Fla. Bill Would Cap Testing, Cut Test Scores’ Weight in Evaluations

By Andrew Ujifusa — February 04, 2015 2 min read
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A proposal from the leader of the Florida Senate education committee would cap the time schools spend administering state and local assessments to 5 percent of total school hours, and could allow some districts to avoid receiving A-F school grades from the state this school year .

In addition, the bill would cut the weight that student growth on state or local assessments has on teachers’ evaluations from the current 50 percent to 40 percent.

Senate Bill 616 was filed Feb. 2 by Sen. John Legg, a Republican and chairman of the K-12 committee. It comes after extensive discussions about the role of standardized testing in the state.

Florida to a certain extent has become a focal point for anxiety about assessment nationwide. Nearly a month ago, the Florida Senate grilled state education Commissioner Pam Stewart and others during a hearing about the nature and cost of standardized testing in Florida. Senators raised concerns about the ability of the American Institutes for Research, which is providing the state with its assessments aligned to the Common Core State Standards, to support districts if problems arise, as well as the total cost of state assessments. Late last month, Stewart warned in a letter that districts and teachers face punishment if they encourage students to skip the upcoming state exams.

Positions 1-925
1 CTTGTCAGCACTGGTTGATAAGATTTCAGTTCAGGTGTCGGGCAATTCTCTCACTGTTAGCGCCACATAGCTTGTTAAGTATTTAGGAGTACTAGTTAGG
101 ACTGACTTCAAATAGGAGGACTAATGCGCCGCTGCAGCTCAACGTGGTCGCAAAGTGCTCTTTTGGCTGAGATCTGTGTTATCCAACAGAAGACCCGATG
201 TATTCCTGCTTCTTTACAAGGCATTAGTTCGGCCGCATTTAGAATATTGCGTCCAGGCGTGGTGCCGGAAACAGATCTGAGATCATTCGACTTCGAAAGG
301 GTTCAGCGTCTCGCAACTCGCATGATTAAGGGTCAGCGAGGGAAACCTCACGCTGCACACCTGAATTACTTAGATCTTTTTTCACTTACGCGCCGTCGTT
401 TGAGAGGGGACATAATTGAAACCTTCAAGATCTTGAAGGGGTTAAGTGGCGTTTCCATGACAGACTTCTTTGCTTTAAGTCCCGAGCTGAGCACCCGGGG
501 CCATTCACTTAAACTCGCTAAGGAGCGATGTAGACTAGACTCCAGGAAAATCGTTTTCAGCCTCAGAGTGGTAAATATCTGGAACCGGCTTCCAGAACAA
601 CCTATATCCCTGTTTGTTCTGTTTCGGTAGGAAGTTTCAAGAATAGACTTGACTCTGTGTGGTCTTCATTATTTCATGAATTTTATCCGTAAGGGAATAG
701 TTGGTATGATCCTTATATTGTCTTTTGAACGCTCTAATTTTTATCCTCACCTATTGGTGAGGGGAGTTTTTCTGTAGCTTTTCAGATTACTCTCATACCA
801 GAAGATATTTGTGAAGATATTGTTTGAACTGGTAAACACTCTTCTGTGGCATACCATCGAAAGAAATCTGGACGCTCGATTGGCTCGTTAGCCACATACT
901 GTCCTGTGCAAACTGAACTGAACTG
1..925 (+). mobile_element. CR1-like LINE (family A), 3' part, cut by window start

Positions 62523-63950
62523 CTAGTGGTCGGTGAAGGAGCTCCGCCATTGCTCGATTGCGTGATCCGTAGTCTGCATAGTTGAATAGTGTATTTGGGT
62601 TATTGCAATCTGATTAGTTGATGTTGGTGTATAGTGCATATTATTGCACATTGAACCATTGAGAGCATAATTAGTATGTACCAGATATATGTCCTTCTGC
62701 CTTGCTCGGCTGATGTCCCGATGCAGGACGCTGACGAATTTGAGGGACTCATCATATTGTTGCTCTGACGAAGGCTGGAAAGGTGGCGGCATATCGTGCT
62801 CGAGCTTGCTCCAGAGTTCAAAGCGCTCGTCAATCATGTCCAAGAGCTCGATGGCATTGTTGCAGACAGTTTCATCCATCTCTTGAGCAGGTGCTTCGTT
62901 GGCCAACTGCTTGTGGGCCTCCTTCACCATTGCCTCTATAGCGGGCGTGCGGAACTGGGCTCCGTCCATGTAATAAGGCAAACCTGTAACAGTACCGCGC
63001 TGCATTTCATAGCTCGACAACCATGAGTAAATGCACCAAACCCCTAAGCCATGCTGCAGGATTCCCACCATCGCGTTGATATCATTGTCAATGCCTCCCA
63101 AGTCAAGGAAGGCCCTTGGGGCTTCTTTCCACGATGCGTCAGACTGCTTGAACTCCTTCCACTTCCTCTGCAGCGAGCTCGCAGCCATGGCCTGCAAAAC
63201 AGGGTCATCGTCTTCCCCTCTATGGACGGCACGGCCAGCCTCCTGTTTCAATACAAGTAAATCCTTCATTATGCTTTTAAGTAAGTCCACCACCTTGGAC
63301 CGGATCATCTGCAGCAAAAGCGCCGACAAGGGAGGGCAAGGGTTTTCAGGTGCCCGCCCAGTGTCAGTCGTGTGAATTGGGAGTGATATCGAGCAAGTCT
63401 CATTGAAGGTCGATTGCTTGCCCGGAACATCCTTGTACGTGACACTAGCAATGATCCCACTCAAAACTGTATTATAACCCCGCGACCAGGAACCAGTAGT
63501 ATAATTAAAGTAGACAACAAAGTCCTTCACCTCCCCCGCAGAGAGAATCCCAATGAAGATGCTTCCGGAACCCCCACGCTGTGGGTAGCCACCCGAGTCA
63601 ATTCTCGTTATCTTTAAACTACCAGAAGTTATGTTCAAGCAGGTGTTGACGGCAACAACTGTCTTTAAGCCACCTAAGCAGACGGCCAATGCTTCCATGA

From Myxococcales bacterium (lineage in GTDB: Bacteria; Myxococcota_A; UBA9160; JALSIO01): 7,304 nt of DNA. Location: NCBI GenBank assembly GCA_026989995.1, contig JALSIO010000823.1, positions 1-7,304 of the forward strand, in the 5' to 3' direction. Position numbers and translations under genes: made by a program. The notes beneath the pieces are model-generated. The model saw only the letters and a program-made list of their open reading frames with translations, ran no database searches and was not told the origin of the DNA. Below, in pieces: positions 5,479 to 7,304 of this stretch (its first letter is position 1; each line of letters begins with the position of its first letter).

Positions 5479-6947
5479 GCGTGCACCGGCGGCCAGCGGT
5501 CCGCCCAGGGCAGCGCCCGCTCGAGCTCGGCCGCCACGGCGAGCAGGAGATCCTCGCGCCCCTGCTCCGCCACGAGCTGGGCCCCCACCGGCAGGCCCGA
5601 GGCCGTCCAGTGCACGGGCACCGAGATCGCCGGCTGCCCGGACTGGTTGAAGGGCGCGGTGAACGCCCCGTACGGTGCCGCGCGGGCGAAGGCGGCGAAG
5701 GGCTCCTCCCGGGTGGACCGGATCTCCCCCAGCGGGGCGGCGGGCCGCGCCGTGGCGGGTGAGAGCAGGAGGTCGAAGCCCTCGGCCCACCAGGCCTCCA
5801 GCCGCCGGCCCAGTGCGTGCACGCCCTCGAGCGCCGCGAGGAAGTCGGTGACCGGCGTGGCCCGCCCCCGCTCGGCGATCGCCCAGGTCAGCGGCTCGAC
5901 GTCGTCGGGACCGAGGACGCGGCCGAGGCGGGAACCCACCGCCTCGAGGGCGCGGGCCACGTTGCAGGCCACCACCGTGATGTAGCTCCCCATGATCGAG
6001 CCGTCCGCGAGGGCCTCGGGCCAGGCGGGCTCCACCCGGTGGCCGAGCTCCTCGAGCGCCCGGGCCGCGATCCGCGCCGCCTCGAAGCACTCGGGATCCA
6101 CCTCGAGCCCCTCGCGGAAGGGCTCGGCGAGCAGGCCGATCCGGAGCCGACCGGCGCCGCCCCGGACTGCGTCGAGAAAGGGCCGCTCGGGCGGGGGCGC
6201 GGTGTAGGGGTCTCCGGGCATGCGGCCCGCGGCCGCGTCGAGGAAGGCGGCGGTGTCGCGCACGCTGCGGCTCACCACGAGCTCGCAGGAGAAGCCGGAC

“Our students need an education environment that fosters innovation and creativity. This bill grants school districts the flexibility in creating this environment, without sacrificing accountability,” Legg said in a statement on his website explaining Senate Bill 616.

Under Legg’s proposal, districts could, by a majority vote of their school boards, seek to have student performance on new state standardized tests “for diagnostic and baseline purposes only.” In other words, schools and districts could be granted a waiver from receiving A-F school grades for the 2014-15 school year from the state education department. (You may remember that last year state lawmakers agreed to suspend consequences from A-F grades for the 2014-15 school year, although the new law still required those grades to be published.)

However, in seeking such a waiver, districts would have to show a “unique or systemic implementation failure” of the state assessments, how they would fix the problem, and how they would still use diagnostic data from the test to improve instruction. So the bill seems to be written in such a way that districts wouldn’t simply receive the waivers by asking for them.

In addition, the bill would remove state requirements on local assessments for courses that aren’t given statewide and give districts more flexibility in determining local assessments’ weight in teacher evaluations.

“In my view, there is overtesting,” Legg told Orlando Sentinel reporter Leslie Postal.

A version of this news article first appeared in the State EdWatch blog.